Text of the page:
Talking about biscuits can get downright sensual. Even a little naughty.

They’re warm, flaky, steamy, soft, rounded, fragrant, buttery, golden, glistening and immensely satisfying.

Basically, they are everything you could ever want in a breakfast bread, a luncheon carbohydrate or even a dinner roll. They are fun to make, as well, and not too hard.

The best part, though, is smelling them as they cook, with the anticipation of biting into them when they are still warm enough to melt butter and soak up jam or honey.

Recently, I made dozens of biscuits in an assortment of styles, sizes and textures. This experience has given me insight into certain biscuit facts:

— As with pie crusts and bread, the more you work a biscuit dough the tougher the results will be. The dry and wet ingredients in biscuits are always mixed just until they come together to form a ball.

— Biscuits are leavened with baking powder or both baking powder and baking soda. They are never made with yeast. But as with all good rules, there is an exception: Angel biscuits are made with baking powder, baking soda and yeast.

— Self-rising flour, which is essential in many Southern biscuit recipes, is flour with baking powder mixed into it, along with a couple of phosphates.

— In the South, biscuits are usually made with White Lily brand flour, which is made from soft winter wheat. Winter wheat has less protein than spring wheat, which means baked goods made from it are softer and lighter than those made from other brands.

— Shirley O. Corriher, a native Georgian who is something of a legend in the culinary world, has devised a clever workaround for people who want Southern biscuits but can’t find White Lily self-rising flour: Mix together a national brand of self-rising flour with cake flour (which has very low protein) and add some baking soda.

— The biscuit cutter, which resembles a taller version of a cookie cutter, was invented in 1875 by Alexander P. Ashbourne. They aren’t necessary for making biscuits, but they sure help and are fun to use.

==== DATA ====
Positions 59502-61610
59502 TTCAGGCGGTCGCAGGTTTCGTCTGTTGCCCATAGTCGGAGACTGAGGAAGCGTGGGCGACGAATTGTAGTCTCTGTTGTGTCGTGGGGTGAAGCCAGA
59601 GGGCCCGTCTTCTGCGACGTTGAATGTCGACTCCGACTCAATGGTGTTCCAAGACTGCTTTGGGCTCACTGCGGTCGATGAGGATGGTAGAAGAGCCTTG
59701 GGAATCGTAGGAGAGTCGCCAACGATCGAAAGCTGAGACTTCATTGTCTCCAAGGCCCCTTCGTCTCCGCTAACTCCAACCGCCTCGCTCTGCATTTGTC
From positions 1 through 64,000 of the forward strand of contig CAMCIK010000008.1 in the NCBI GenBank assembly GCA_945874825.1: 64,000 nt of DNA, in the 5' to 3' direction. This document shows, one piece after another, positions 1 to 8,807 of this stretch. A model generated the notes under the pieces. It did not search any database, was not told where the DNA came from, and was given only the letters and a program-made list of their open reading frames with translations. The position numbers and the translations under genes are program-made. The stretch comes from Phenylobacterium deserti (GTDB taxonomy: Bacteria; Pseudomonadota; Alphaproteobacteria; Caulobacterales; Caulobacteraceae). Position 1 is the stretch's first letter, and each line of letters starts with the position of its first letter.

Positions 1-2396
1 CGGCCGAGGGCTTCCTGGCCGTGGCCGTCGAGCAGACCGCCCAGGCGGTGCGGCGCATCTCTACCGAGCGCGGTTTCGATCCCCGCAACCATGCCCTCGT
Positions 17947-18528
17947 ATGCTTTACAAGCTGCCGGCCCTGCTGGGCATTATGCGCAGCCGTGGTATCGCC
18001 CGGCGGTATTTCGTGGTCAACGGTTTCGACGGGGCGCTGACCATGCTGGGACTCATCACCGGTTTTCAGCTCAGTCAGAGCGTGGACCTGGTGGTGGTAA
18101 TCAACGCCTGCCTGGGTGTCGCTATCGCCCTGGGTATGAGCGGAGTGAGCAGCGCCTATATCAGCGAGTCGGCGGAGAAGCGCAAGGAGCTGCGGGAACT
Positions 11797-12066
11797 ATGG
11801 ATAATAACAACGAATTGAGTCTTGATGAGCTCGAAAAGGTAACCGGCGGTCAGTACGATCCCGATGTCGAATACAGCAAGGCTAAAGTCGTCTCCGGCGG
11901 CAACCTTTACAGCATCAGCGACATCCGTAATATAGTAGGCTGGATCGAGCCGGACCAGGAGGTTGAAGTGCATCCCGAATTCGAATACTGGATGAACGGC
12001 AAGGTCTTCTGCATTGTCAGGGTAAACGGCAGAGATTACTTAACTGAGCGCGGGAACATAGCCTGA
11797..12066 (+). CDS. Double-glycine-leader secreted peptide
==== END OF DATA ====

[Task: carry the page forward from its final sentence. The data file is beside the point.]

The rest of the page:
— Biscuit cutters should be pressed down through the dough. Twisting them essentially seals the biscuit's edge, which keeps them from rising evenly.

— Biscuits have more calories than you think. I’m sorry, but it can’t be helped. That’s why they taste so good.

Here are the biscuits I made:

Buttermilk Biscuits 

These rose the highest of all the biscuits I made. Why? Buttermilk is fairly acidic, and when mixed with the small amount of baking soda in the dough it reacts the same way baking soda reacts when mixed with vinegar: It bubbles. The bubbles create tiny air pockets, which make the biscuits rise.

Buttermilk also happens to have just the right taste for biscuits. That slight tang gives them a flavorful warmth and hominess that biscuit-lovers crave.

Fabulous Biscuits 

The name sounds a little bit too much like shameless self-promotion, right? And in fact, the biscuits themselves are kind of ordinary — if anything as transcendent as a biscuit could ever be considered ordinary. But just before baking, you dip every piece of dough all the way into melted butter. As a result, the cooked biscuits are the most buttery things ever. And that makes them fabulous.